|Selling the Bowl That Burps|
Tupperware!, coproduced by Laurie Kahn-Leavitt and Robin Hessman ’94; narrated by Kathy Bates (airing February 9 on PBS’s American Experience, 9 p.m. EST).
In 1954, nearly a half-century before anyone invented reality TV, a marketing whiz named Brownie Wise filmed the first annual Tupperware Jubilee. The convention’s theme was the Gold Rush, and an army of 600 neatly bobbed saleswomen in crisp white blouses and clam-diggers raced across a Florida field bristling with shovels. Frenetically they dug, unearthing television sets and kitchen appliances. One woman practically swooned as she pulled a mink stole from a cardboard box.
The event undoubtedly boosted Tupperware’s sales force, but the woman it really put on the map was sales director Brownie Wise. Business Week ran her photo on its cover—a first for a woman—and named her Businesswoman of the Year—another first.
Four years later Brownie Wise was fired, purged from Tupperware memory.
The story of Brownie Wise, the global sales apparatus she built, and its impact on women’s lives is the subject of Tupperware!, an alternately kitschy, poignant, and beguilingly peppy PBS documentary that will air on American Experience during sweeps week in February. Coproduced by director Laurie Kahn-Leavitt and Robin Hessman ’94, the film draws on hundreds of interviews with Tupperware employees past and present, and cultural artifacts—vintage ads, jingles, newsletters, home movies, and company footage of jubilees. Against this backdrop, Tupperware! tells the story of Brownie (never Mrs. Wise) and her boss, Earl Silas Tupper (always Mr. Tupper).
Raised dirt poor in Massachusetts, Tupper was determined to make a fortune as an inventor. After a year with a plastics company, he went into the business himself. Inspired by the lid on a paint can and a shipment of pure polyethylene pellets (DuPont engineers claimed they couldn’t be molded), Tupper tinkered with his machinery until he succeeded in making unbreakable bowls with a leakproof seal. But for all his know-how, Tupper lacked social skills. “A little Dale Carnegie course would have fixed him up good,” Wise’s son drawls in the film.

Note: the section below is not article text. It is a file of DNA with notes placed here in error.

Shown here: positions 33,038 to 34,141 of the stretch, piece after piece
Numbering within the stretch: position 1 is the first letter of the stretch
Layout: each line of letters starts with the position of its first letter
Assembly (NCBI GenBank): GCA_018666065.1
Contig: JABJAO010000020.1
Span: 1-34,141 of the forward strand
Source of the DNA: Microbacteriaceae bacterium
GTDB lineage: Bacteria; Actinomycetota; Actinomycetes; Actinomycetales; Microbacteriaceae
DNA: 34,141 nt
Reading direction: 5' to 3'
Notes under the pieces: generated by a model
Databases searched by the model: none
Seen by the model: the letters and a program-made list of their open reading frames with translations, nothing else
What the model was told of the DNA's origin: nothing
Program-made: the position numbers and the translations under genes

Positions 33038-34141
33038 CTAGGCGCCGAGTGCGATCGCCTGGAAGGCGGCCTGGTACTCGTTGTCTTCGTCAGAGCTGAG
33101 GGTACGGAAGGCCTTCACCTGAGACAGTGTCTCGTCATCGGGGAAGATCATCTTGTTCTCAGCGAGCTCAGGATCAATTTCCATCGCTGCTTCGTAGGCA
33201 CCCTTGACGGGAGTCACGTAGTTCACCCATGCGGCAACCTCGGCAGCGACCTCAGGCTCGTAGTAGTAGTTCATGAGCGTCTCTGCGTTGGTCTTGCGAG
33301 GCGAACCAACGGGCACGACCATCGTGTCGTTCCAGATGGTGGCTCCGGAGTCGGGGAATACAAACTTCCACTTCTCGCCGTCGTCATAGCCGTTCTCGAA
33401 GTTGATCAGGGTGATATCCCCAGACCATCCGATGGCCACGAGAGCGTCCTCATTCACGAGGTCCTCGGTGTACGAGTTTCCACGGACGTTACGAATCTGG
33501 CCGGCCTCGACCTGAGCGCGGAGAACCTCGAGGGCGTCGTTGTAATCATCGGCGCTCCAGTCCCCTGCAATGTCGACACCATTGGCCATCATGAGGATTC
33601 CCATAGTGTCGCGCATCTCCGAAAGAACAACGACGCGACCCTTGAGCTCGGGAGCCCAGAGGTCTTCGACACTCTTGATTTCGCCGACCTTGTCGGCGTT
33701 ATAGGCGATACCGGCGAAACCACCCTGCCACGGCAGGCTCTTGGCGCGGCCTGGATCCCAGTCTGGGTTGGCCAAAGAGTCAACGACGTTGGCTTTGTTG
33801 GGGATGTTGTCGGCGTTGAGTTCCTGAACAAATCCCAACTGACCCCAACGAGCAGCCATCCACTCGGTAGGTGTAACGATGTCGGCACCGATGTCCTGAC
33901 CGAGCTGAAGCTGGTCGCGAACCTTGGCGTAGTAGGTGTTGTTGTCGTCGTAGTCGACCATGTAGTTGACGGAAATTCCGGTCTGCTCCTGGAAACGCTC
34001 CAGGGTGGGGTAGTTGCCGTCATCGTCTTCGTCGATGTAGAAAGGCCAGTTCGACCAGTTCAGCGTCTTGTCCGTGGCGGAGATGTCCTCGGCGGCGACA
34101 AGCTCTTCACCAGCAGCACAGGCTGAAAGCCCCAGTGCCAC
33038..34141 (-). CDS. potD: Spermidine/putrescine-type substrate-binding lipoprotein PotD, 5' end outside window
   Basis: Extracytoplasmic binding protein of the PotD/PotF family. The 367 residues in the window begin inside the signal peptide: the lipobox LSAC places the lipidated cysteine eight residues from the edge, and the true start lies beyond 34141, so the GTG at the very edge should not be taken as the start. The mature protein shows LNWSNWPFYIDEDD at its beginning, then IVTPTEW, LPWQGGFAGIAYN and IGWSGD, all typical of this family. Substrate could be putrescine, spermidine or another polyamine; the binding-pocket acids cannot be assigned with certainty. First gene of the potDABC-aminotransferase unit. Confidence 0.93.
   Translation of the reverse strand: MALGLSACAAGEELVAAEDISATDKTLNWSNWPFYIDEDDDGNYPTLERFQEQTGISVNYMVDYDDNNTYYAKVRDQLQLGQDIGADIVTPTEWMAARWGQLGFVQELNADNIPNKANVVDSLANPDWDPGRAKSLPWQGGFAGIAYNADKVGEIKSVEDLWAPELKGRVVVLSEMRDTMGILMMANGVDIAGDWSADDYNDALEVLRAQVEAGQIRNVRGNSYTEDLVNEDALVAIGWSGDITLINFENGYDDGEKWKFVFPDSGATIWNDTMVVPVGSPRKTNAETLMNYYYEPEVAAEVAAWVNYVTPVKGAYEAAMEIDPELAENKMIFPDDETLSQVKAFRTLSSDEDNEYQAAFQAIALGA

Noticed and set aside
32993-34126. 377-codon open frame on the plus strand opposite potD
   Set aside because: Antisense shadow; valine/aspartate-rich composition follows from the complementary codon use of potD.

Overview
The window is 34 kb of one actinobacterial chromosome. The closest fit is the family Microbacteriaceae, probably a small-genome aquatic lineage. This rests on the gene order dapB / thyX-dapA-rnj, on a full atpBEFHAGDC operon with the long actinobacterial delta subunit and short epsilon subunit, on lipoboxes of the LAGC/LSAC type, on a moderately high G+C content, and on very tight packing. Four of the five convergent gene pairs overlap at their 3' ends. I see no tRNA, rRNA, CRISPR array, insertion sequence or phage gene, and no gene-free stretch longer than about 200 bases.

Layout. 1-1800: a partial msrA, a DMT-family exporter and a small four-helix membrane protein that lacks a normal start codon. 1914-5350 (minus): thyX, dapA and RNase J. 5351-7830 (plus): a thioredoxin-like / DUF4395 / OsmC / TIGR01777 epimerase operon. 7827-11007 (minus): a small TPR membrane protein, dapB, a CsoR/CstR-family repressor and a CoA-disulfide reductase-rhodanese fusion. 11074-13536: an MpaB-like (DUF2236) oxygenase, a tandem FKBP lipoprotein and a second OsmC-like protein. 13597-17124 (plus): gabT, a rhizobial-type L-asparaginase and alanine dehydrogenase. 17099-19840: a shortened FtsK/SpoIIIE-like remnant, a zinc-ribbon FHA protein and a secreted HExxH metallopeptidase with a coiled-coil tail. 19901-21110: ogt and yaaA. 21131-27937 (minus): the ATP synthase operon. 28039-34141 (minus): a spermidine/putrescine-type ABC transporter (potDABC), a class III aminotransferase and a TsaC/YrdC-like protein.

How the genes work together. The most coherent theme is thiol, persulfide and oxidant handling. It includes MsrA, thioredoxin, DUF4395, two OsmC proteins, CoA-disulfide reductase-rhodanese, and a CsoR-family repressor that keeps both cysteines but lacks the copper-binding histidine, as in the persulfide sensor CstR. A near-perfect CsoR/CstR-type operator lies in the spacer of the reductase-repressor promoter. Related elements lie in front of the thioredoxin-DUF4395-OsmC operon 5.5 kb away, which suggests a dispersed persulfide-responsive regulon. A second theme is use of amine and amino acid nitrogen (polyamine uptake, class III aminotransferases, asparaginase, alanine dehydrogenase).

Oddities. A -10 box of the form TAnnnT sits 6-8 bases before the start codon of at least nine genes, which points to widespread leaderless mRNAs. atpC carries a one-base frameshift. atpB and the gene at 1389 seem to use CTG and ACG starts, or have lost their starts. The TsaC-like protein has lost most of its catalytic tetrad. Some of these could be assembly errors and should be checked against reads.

Brownie Wise, too, grew up in poverty, the daughter of a divorced mother who traveled as a labor organizer. At twenty-four, Wise found herself in her mother’s shoes: divorced and with a toddler. She began selling home goods door-to-door, then cottoned on to the idea of party-plan sales and went to work for Tupperware.
Wise met Earl Tupper in 1951, when she called headquarters to complain that her order was late—again. She insisted on talking to Mr. Tupper, who was impressed enough to invite her up North. A “bowl that burps,” she told him, needed to be demonstrated: he should sell Tupperware exclusively through parties. He hired her on the spot, put her in charge of sales, bought 1,000 acres of cow pasture and swamp for her to develop into a Florida headquarters, and let her loose to build an empire.
Wise recruited women who needed money but didn’t want to work at the five-and-dime. One woman in the film describes her husband balking, fearing they’d be stuck with the cost of the demonstration kit. She’d already bought it, she confides: “I didn’t think this was the time to tell him.”
Tupperware ladies gave three, four, five, parties a day. Brownie urged them to recruit their friends. “Can’t you think of someone who could use a little extra cash?” she coaxed in her newsletter. Selling “modern dishes for modern living,”saleswomen made thousands, even millions, of dollars, and were feted at the annual jubilees. The luckiest got to appear on stage with the stylish, wasp-waisted Brownie.
When recruiting, they were expected to wear hats, gloves, hose, and heels. “Tupperware moved us up to being a lady,” one woman recalls. Top recruiters became managers. Managers became distributors. But here women hit the polyethylene ceiling. Tupperware distributorships were deemed two-person jobs, with husbands running the warehouses and wives building the sales force. These couples packed up the family station wagon and kids and moved to Fort Wayne or Wichita or St. Louis—wherever Tupperware beckoned. For all the good the company did its saleswomen, at the top it looked like any other American business. All of Wise’s managers and peers were men.
In the late 1950s something soured between Tupper and Wise. Their memos—once fawning—grew snippy. When she griped about unmet orders, he reminded her that the sales force existed for the company, not vice versa. When he demanded sales figures, she balked. In 1958 he fired her, reluctantly paying her $35,000. Less than a year later, Tupper sold the company for $16 million. He divorced his wife, gave up his U.S. citizenship, and bought himself an island in Central America. His patent expired in 1984—the year after he died.
That might be a sardonic note to end on, but the Tupperware spirit seems as unbreakable as the bowls themselves. A half-century after its invention, Tupperware is sold in 100 countries, and every 2.5 seconds a sales party is held somewhere on earth. As the credits roll, Tupperware! delivers its final salvo: clips of seventy- and eighty-year-old former saleswomen rustily singing their old pep song: “I got that Tupperware feeling all over me.” Listening, I found it strangely charming.
Charlotte Bruce Harvey is the BAM’s managing editor.